- Hardcover: 362 pages
- Publisher: Earthscan; Revised edition edition (November 1, 2004)
- Language: English
- ISBN-10: 184407143X
- ISBN-13: 978-1844071432
- Product Dimensions: 6.1 x 9.2 inches
- Shipping Weight: 1.5 pounds
- Average Customer Review: 81 customer reviews
- Amazon Best Sellers Rank: #6,054,451 in Books (See Top 100 in Books)
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The Limits to Growth: The 30-year Update Revised edition Edition
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From Publishers Weekly
Updated for the second time since 1992, this book, by a trio of professors and systems analysts, offers a pessimistic view of the natural resources available for the world's population. Using extensive computer models based on population, food production, pollution and other data, the authors demonstrate why the world is in a potentially dangerous "overshoot" situation. Put simply, overshoot means people have been steadily using up more of the Earth's resources without replenishing its supplies. The consequences, according to the authors, may be catastrophic: "We... believe that if a profound correction is not made soon, a crash of some sort is certain. And it will occur within the lifetimes of many who are alive today." After explaining overshoot, the book discusses population and industrial growth, the limits on available resources, pollution, technology and, importantly, ways to avoid overshoot. The authors do an excellent job of summarizing their extensive research with clear writing and helpful charts illustrating trends in food consumption, population increases, grain production, etc., in a serious tome likely to appeal to environmentalists, government employees and public policy experts.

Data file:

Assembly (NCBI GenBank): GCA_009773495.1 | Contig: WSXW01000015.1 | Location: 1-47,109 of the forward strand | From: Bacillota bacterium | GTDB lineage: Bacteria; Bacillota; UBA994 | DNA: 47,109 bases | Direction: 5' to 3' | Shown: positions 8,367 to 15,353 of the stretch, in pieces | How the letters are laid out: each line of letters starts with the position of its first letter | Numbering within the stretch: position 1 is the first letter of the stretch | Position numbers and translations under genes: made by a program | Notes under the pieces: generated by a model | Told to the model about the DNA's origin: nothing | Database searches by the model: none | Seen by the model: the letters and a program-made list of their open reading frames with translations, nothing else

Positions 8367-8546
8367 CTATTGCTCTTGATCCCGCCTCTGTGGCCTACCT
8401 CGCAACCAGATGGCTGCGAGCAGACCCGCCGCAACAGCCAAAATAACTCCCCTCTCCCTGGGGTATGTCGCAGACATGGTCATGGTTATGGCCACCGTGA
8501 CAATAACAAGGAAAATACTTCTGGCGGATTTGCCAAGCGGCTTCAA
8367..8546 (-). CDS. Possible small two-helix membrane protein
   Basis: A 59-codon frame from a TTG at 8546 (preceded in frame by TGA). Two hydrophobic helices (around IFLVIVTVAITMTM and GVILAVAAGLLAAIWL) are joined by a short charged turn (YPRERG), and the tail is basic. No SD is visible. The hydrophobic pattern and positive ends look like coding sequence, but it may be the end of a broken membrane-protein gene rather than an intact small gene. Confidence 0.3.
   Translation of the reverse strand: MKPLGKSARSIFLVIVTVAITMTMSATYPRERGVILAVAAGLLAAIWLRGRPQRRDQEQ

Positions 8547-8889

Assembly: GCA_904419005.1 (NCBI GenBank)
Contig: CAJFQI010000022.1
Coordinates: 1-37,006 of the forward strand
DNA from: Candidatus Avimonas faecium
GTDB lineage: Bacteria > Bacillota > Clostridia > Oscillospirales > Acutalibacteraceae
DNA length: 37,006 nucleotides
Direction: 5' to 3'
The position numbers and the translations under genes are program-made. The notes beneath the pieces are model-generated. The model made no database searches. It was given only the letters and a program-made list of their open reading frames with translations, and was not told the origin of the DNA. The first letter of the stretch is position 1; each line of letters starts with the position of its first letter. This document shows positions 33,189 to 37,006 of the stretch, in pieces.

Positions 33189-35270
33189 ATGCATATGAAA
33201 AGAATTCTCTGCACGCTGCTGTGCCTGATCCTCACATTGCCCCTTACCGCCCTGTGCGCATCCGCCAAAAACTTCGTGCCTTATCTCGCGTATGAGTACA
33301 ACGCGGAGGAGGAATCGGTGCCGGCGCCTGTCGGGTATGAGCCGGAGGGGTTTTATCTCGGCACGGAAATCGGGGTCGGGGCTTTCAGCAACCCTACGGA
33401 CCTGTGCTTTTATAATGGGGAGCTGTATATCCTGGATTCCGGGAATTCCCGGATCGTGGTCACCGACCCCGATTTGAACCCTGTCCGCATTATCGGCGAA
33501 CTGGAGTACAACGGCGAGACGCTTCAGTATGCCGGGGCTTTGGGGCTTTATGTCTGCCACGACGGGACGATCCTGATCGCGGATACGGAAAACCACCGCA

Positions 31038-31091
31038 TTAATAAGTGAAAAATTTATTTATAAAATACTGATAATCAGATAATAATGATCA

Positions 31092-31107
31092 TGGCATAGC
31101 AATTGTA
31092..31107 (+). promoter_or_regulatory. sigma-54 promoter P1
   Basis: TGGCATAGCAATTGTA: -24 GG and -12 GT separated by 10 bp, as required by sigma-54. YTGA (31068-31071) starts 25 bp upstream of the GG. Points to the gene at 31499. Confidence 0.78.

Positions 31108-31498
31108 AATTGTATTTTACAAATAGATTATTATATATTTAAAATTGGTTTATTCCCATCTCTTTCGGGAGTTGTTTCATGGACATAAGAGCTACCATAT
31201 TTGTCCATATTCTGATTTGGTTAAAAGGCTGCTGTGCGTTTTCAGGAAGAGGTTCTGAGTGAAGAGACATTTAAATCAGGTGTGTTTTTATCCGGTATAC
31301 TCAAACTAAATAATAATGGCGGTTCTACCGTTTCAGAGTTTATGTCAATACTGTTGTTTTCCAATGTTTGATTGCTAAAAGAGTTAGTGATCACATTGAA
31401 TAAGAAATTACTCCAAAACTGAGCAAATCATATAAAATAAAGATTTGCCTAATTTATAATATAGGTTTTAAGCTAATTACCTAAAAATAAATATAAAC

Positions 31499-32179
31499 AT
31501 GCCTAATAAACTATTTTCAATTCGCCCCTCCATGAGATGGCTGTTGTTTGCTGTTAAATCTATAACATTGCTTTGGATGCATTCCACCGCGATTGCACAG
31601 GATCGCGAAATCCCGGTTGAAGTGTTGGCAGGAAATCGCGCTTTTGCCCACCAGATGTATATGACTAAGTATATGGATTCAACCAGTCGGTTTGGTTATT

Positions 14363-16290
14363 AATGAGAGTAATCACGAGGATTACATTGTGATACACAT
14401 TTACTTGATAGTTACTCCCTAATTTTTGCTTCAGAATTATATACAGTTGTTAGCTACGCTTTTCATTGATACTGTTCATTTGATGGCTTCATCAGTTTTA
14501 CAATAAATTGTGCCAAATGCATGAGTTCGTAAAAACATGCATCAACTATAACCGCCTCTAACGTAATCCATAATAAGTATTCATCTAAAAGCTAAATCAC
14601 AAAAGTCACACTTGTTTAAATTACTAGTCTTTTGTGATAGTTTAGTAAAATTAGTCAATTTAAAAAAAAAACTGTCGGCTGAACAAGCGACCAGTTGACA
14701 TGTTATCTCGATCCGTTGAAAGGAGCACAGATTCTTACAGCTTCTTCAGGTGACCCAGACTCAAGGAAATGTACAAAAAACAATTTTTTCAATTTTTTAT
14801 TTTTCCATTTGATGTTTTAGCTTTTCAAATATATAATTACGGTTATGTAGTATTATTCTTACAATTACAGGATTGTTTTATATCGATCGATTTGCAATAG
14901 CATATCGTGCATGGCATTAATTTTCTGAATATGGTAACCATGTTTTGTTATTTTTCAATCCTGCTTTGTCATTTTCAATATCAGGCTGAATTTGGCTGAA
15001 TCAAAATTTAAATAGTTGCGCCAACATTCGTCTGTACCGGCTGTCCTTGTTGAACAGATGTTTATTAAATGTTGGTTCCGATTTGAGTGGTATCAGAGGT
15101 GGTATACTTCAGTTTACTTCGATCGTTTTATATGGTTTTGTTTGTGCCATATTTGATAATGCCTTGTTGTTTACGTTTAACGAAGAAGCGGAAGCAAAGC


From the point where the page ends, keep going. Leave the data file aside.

Copyright © Reed Business Information, a division of Reed Elsevier Inc. All rights reserved. --This text refers to the Paperback edition.
'If you only read one book... make this it!' Hunter Lovins, co-author of Natural Capitalism; 'An impressive sequel... [that] shuns gloom and doom to be boldly pragmatic about the future' Kirkus Reviews
Top customer reviews
It goes into enough detail to be informative, but does not get bogged down in just one aspect or topic.
Seems to be a wake-up-call for all of us to be more informed, more in touch with everything that we do and
take for granted in our American lifestyle, and gives some concrete suggestions about what to do about it.
Certainly worth the time spent reading it.
If it does nothing more than make us aware of how fragile our life (style) is, it is worth the investment.
Read it, enjoy it, but take it to heart and DO something about it!
Still, a good, interesting read. Four stars. Rick says the PhD's at MIT are much smarter than he is.